Winter is the season for viruses and between flu, colds and gastro, they aren’t always easy to avoid…
However, a viral infection being the ‘encounter’ of a pathogen and with a fragile organism, there are two ways in which we can fight against this by simply limiting our risk of contamination and boosting our immune system.
Article written by Ariane Monnami, nutritionist with a degree with micro-nutrition.
Keep your distance
Public transport, bars, lifts – these are all perfect places for viruses to spread but simply getting to places on foot and taking the stairs can reduce your risk of contamination. What’s more, it’s all beneficial – you’ll be avoiding those nasty viruses whilst improving your fitness levels!
During epidemics, the Japanese often wear surgical masks as protection, but this has not yet been widely adopted in Europe. Nevertheless, you can discretely cover your nose and mouth using a scarf or shawl.
Reduce contact time
Here are three tips to get rid of viruses before they find a way in..
- Washing your hands, especially after shaking hands with others or touching toilet door handles. However, avoid overusing strong detergents which may irritate your skin.
- Regular nose blowing, with disposable tissues to avoid microbes from staying too long in your pocket.
- Regular cleansing of nasal cavities, preferably using a saline solution containing oligo-elements such as copper or silver.
- Regular ventilation of rooms at home and in the office.
Purify the air
Sprays and misters containing essential oils are a great way to purify the air and get rid of any microbes
Just remember not to continually spray these oils as this could have a contrary effect!
Here are few recommended essential oils:
- Yellow lemon
- Siberian fir tree
Personally, I like to buy these oils separately and make my own, bespoke mix!
Stimulate your immune system
This has already been the topic of many articles so here are simply a few reminders!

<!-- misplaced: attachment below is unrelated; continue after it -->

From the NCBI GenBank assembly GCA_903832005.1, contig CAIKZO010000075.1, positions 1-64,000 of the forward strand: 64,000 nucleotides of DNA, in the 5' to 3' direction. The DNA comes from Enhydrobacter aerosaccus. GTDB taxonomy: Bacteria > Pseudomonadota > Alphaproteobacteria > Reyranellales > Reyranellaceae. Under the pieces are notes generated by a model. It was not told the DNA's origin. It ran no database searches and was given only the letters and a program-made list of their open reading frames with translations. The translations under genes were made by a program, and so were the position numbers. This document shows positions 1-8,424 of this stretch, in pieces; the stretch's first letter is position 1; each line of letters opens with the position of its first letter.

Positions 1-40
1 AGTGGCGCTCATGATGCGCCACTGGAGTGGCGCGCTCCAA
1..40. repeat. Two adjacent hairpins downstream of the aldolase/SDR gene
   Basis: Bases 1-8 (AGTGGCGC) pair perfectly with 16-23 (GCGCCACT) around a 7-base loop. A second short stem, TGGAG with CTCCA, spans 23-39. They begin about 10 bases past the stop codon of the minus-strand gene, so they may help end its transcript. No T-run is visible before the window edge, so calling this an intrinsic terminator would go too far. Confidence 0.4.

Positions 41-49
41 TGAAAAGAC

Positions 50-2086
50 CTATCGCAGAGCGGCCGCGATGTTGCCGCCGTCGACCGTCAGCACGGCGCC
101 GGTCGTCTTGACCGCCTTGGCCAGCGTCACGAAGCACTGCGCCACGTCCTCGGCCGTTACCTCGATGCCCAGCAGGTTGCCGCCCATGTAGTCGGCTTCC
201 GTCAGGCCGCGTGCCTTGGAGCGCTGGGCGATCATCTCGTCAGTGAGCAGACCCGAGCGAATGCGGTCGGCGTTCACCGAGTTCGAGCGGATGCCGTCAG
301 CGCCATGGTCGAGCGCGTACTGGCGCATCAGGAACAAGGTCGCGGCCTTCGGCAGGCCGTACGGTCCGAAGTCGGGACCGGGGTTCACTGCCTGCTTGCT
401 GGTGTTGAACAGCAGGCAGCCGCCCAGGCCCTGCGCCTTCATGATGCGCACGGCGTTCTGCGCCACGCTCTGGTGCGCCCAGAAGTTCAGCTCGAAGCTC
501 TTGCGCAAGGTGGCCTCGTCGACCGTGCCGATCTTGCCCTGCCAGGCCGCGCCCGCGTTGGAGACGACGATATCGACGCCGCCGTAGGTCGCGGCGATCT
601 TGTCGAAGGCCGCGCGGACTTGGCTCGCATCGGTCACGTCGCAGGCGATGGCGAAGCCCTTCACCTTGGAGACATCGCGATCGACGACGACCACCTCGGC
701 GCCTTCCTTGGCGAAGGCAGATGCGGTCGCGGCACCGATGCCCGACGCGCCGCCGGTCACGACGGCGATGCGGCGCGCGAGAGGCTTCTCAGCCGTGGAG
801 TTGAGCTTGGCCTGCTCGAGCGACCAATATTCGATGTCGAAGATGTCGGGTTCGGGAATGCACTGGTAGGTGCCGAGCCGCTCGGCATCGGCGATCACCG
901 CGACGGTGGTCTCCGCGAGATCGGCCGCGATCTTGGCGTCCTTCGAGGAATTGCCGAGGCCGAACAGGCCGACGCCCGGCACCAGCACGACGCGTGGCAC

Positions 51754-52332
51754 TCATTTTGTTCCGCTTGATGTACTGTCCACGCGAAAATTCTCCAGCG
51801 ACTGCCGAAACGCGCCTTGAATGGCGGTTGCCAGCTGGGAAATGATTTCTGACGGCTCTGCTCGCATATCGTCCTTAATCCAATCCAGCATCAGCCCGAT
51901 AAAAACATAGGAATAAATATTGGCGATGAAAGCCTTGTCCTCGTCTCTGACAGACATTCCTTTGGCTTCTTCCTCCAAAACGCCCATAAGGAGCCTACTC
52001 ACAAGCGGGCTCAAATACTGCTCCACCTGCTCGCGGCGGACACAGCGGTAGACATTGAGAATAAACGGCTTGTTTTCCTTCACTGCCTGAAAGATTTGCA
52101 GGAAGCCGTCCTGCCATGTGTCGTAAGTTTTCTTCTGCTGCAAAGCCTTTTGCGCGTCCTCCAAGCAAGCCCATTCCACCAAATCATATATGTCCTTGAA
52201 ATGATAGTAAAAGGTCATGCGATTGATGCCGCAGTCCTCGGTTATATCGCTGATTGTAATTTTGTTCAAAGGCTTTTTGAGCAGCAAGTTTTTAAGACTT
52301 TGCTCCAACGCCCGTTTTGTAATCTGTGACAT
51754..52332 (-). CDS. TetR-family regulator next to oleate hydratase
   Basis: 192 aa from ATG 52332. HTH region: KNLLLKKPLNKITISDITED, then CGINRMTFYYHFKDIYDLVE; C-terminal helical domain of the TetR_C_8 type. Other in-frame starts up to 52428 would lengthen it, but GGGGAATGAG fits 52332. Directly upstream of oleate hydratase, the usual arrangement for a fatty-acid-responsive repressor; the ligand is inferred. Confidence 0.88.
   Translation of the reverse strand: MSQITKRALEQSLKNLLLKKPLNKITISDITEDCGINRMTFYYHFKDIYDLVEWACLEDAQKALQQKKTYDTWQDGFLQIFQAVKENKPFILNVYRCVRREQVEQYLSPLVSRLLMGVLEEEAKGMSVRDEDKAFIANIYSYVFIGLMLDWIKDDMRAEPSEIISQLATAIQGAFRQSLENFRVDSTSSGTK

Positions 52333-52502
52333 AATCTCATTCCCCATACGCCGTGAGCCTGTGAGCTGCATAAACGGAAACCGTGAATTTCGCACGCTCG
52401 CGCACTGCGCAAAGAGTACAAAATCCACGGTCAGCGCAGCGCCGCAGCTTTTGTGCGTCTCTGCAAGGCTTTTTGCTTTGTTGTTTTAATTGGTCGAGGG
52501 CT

- Vitamin C contributes to the smooth functioning of the immune system and encourages resistance against infections.
- Vitamin D simulates the innate immune system and reduces the risk of respiratoryinfections by 20%.
- Probiotics, in particular the strain Lactobacillus Rhamnosus GG, have shown their effectiveness against allergies and in supporting the immune system. They are also great for protection against gastro flu epidemics.
Stock up on Vitamin C!
At the start of the new year, citrus fruits should become our new best friends and are best consumed at the end of the meal as juices. However, Vitamin C has the tendency to oxidise very quickly so it’s best to drink your orange juice freshly extracted!
Citrus fruits are also essential for our grandmothers’ famous Grog recipes.. (see below)
Take immediate action
Essential oils are not only effective for prevention but can also be used as from the first signs of illness, simply inhaled or a few drops used on your tissue.
- For common colds: Eucalyptus, Lavender, Tea tree, Rosemary, Peppermint
- For Sinusitis: Eucalyptus, Lavender, Peppermint, Niaouli, Rosemary, Bay leaf, Scotchpine.
Oligo-elements are also particularly effective when taken by sublingual route (under the tongue or between the cheek and gums) – for example, manganese and copper or copper, gold and silver.
Finally, combine the positive effects of vitamin C, cinnamon, cloves and lemon essential oils by preparing yourself some Grog!
- Slice the lemon and place into a pot with one cinnamon stick, several cloves and one and a half cups of water.
- Boil for 10-15 minutes and reduce the lemon into a puree using the cooking water.
- Filter and drink immediately.
- Grangette C – Probiotiques et immunité. Probiotiques et régulation de la réponse immune allergique et inflammatoire. Cah. N utr. D iet. 2007 ;42(2) : 2S76-85.
- Heyman M – Probiotiques et immunité. E ffets des probiotiques sur le système immunitaire : mécanisme d’action potentiel. Cah. N utr. D iet. 2007;42(2):2S67-75.
- Vitamin D supplementation to prevent acute respiratory tract infections: systematic review and meta-analysis of individual participant data BMJ 2017;356:i6583
- New Concepts in the Biology and Biochemistry of Ascorbic Acid, Mark Levine, M.D. N Engl J Med 1986; 314:892-902